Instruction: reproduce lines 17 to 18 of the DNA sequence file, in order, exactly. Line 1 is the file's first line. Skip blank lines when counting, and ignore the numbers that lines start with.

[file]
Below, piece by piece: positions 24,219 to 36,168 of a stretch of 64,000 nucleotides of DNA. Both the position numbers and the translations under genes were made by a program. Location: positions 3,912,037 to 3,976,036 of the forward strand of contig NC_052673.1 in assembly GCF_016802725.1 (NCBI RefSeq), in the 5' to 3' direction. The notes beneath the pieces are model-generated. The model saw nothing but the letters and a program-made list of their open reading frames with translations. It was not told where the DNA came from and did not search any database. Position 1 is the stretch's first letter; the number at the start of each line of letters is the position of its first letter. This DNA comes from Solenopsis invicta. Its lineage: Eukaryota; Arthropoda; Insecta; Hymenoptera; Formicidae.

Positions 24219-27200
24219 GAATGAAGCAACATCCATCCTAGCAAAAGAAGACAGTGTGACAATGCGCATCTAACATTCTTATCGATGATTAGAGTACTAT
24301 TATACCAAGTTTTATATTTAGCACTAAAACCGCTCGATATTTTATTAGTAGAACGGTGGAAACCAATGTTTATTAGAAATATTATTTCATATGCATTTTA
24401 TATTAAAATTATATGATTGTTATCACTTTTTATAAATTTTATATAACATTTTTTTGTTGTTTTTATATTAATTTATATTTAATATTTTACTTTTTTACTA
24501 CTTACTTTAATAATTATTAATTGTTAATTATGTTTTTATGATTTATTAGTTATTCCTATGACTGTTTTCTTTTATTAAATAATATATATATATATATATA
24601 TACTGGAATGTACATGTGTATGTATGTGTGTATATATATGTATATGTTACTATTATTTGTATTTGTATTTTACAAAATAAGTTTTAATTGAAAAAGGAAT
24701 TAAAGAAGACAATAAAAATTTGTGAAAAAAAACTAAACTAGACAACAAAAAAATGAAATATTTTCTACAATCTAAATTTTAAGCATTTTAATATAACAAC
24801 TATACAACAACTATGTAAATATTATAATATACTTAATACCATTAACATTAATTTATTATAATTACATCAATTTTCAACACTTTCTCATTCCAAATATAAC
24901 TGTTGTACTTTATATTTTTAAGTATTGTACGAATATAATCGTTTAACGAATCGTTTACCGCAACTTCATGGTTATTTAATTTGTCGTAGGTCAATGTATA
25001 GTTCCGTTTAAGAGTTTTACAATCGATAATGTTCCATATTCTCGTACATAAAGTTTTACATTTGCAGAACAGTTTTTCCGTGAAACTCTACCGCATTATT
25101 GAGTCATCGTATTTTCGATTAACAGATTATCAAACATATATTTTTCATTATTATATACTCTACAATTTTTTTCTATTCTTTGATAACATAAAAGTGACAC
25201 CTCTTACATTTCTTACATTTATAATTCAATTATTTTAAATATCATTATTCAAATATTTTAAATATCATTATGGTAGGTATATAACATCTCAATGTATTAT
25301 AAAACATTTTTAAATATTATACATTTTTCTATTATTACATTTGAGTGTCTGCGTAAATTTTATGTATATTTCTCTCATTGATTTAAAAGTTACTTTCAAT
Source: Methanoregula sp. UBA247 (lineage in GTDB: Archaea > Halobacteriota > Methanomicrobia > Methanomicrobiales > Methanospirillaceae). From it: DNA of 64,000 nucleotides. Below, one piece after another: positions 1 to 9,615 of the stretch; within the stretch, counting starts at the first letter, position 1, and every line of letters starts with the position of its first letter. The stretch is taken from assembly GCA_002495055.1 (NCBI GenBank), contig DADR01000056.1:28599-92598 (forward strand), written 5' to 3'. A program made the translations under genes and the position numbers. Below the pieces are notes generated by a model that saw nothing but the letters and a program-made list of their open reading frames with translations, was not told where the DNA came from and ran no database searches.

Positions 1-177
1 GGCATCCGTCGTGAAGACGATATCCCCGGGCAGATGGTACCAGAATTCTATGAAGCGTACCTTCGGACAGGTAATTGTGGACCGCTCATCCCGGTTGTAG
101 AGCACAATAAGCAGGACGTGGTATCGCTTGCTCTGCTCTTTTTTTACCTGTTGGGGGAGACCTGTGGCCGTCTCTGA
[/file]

1 GGCATCCGTCGTGAAGACGATATCCCCGGGCAGATGGTACCAGAATTCTATGAAGCGTACCTTCGGACAGGTAATTGTGGACCGCTCATCCCGGTTGTAG
101 AGCACAATAAGCAGGACGTGGTATCGCTTGCTCTGCTCTTTTTTTACCTGTTGGGGGAGACCTGTGGCCGTCTCTGA